Inaugural post, by Carolyn Fahey

As an undergraduate I was indoctrinated with the idea that theoretical appeals were the most desirable and most acceptable method for approaching architectural design. This went OK for my first studio, but after my second and onto my third, each instructor introduced a different theory, and each one we students were to treat with the same unwavering devotion. I simply could not reconcile the obvious disparities between each method and my rejection of this left me alienated (and in the philosophy and comparative literature departments). Since then I have embarked on a PhD entirely devoted (at least it seems to me now after three years of study) to coming to terms with my emigration from the architecture school. My involvement with philosophy and comparative literature has allowed me to reconcile the use of concepts in architecture discourse and practice to a degree, but I hope that the opening of a platform meant for this sort of discussion helps to bring others interested in these problems together in hopes of coming to, in the very least, a better understanding of the appeal and role of theory in architecture practice. On this note, I warmly invite those interested to engage, and those tentative about this to maybe spend some time thinking about what they take architecture to actually be, and hopefully return to us with a response of some kind. Looking forward to what transpires.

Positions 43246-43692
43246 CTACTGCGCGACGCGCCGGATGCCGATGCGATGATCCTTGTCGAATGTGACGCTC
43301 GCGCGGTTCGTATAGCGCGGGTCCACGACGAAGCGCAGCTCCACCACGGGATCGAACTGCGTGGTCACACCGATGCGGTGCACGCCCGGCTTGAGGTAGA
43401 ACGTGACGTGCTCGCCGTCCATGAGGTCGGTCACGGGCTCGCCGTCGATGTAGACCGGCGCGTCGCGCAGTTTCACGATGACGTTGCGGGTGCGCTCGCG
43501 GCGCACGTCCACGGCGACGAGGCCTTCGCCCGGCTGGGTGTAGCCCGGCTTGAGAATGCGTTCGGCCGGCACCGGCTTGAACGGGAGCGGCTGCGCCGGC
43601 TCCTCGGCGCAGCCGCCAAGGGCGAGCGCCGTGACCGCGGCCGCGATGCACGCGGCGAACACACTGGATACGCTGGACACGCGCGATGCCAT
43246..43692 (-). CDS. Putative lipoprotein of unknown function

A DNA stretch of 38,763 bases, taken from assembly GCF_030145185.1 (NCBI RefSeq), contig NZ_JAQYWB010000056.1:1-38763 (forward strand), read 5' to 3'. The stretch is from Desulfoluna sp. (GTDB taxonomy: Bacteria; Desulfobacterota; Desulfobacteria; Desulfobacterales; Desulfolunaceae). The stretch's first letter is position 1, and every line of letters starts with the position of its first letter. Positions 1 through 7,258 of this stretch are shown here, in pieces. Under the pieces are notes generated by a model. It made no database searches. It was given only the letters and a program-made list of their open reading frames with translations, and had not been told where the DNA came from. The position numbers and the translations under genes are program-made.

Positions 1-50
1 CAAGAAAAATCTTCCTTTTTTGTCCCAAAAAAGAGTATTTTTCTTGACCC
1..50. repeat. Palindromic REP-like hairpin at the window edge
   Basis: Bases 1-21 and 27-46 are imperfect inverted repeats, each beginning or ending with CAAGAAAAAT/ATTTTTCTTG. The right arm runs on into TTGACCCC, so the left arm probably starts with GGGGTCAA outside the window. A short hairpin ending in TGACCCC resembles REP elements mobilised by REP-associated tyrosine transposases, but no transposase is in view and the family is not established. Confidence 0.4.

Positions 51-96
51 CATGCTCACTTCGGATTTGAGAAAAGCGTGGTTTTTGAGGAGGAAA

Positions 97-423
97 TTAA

Harvard Citation Guide: Fahey, C. (2009) Inaugural Post, International Society for the Philosophy of Architecture, [blog] 02 Aug 2009, Available at: [Accessed: 01 June 2012].